For a long time, companies like Amazon and Apple have produced too much electronic waste and shirked their environmental responsibilities for the products they sell.
Apple and Amazon produce too much e-waste
This is the cold comment made by Philip Dunne , chairman of the British Environmental Audit Commission , who recently published the results of a study on the circular economy and the production of electronic waste .
According to EAC research , waste generated by companies such as Amazon and Apple wastes valuable resources vital to a sustainable future, the report released Thursday said.
The parliamentary commission notes that technology companies such as Apple “ glue and solder the internal components ” which makes repairs almost impossible.
Therefore, consumers are not in full control of the devices they own; they cannot proceed independently to repair individual components and they do not have access to technical manuals to guide troubleshooting.
The alternative is to contact the manufacturer directly, but on this point the EAC adds: “ the costs proposed by Apple for the repair can be so high that it is more economical to completely replace the article .”
For Amazon , as well as other major online retailers, they challenge not doing their part by collecting and recycling electronics. And it is a behavior that acquires even more relevance in a scenario characterized by the strong push in online sales caused by the pandemic .
The EAC makes two types of proposals:
- Establish the right to repair by law and reduce the value added tax associated with repair services. The right to reparation is the goal that the entire European Community is also targeting, which has recently taken new steps in this direction. Such a right would directly affect the production and sales policies of giants of Apple’s caliber.
- Obligation of large e-commerce companies, such as Amazon, to collect and recycle electronic waste. In this way, there would be no unequal treatment with respect to physical retailers and producers who are obliged to comply with these obligations.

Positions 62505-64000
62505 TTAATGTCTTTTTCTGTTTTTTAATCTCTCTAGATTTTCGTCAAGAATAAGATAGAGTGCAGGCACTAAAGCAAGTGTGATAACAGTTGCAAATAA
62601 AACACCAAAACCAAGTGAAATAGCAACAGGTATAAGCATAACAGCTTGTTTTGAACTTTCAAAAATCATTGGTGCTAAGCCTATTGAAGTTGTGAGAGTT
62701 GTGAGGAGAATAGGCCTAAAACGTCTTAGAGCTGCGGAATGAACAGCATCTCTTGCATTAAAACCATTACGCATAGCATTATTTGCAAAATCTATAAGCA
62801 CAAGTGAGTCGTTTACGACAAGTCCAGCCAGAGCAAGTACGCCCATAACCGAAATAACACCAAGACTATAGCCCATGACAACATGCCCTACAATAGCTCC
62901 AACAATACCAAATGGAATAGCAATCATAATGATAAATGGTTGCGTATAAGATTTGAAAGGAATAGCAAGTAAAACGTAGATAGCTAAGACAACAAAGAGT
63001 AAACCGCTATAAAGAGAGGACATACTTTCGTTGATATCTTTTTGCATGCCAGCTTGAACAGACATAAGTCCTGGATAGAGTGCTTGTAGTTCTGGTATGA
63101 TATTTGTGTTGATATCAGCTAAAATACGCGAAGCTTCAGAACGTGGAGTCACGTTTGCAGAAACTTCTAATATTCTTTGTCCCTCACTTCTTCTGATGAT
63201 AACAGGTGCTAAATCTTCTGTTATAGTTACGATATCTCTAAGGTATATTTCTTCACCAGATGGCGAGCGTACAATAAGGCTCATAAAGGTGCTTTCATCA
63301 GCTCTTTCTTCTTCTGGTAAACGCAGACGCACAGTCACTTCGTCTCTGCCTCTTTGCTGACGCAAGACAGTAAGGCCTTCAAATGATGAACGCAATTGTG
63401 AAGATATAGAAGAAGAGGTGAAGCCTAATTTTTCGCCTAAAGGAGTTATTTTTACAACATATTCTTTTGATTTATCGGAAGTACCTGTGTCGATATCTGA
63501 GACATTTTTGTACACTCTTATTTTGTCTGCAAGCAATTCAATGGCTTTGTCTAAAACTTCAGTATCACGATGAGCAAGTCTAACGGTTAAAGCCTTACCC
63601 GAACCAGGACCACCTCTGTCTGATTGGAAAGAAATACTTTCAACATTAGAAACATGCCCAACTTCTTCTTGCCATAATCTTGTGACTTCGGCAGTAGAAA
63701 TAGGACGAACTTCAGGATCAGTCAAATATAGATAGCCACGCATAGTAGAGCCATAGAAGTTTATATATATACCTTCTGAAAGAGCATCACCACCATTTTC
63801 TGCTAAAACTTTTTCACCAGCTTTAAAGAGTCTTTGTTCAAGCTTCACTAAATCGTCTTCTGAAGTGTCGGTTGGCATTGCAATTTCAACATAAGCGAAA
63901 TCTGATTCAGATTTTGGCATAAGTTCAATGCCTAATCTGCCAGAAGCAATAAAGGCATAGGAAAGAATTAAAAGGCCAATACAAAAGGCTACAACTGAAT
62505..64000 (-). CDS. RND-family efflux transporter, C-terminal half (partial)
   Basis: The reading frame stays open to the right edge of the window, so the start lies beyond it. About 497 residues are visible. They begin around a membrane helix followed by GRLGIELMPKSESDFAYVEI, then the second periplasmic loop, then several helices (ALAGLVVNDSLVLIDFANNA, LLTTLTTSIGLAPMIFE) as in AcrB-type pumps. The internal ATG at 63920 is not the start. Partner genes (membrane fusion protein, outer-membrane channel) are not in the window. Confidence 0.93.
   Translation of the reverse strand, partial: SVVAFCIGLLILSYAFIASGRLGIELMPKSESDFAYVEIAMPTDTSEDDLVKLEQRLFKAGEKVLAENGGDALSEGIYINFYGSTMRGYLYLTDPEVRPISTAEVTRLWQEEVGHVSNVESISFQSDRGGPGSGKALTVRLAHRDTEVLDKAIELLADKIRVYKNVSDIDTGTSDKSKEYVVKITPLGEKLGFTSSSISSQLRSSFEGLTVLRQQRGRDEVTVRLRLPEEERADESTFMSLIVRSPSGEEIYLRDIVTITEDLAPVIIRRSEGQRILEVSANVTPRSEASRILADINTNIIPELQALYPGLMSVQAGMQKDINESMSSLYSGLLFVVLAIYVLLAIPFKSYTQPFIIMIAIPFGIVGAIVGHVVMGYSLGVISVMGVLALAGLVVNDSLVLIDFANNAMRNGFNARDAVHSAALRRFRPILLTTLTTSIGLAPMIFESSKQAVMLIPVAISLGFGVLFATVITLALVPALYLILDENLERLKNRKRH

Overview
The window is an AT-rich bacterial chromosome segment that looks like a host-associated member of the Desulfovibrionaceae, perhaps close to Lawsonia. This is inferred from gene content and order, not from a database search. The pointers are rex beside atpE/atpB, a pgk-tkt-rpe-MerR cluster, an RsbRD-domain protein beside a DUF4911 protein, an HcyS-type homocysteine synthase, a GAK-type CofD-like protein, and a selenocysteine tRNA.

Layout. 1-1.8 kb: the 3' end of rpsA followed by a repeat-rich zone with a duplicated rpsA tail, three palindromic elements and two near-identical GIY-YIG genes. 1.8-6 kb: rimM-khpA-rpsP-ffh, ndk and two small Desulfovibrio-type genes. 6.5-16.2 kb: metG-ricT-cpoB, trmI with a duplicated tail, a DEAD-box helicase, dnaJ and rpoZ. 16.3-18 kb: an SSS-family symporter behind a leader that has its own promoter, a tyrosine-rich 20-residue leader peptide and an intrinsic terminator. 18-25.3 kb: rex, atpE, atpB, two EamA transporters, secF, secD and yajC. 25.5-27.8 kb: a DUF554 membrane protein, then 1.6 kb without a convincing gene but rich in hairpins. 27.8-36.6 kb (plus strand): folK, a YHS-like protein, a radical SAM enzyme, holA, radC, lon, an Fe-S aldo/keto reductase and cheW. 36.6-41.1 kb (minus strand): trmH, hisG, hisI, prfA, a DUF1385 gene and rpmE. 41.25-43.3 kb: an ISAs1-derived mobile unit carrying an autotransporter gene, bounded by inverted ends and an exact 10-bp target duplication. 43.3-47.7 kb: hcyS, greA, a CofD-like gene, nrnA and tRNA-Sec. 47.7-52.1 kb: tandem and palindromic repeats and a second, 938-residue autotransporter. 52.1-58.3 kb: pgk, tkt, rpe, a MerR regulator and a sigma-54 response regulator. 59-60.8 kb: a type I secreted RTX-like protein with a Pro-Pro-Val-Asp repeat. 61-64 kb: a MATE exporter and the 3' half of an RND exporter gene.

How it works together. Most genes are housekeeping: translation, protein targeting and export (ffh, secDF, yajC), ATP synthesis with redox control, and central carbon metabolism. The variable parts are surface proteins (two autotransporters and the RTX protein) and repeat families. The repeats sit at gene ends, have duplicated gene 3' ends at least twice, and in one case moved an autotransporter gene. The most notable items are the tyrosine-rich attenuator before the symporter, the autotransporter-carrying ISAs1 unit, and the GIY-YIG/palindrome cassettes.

The EAC then re-emphasizes the importance of recycling electronic products because they contain harmful materials – take for example cobalt – essential not only for the high-tech market, but also for green technology.
The recovery of harmful materials already used, instead of acquiring new ones, helps to keep the polluting emissions associated with the extraction process low.
Apple and Amazon’s response
The EAC’s serious complaints were commented on by representatives of Apple and Amazon who said they were quite surprised, given that they have long carried out initiatives aimed at reducing the production of electronic waste.
We were surprised and disappointed by the EAC report, which in no way reflects Apple’s efforts to conserve resources and protect the planet we all share. Never before have customers had multiple options to exchange, recycle, and get quality, safe repairs. Our latest range of Apple Watch, iPad and iPhone products use recycled materials as essential components.
Precisely, Apple presented the need to reduce the environmental impact as a justification for the choice to remove the charger and headphones from the iPhone packaging (starting with the 12 series , Mini , Pro and Pro Max models ).
The Cupertino company stresses that it will continue to work with the British Parliament and Government to demonstrate its commitment to environmental protection initiatives.
Amazon , for its part, recalls how the tools that allow customers to proceed with the recycling of electronic products have already been activated for some time, in particular Amazon Second Chance is mentioned :
Amazon is committed to minimizing waste and helping our customers reuse, repair and recycle their products […] Over the past 10 years we have supported the recycling of over 10,000 tonnes of e-waste in the UK. Our newest devices are made from more recycled materials than ever, and we are the first company to invest in renewable energy projects to offset the energy used by our customers’ devices after purchase.
Also not to be overlooked is the Climate Pledge initiative , created by Amazon and Global Optimism , which aims to guide participating companies to move towards a zero-carbon economy by 2040.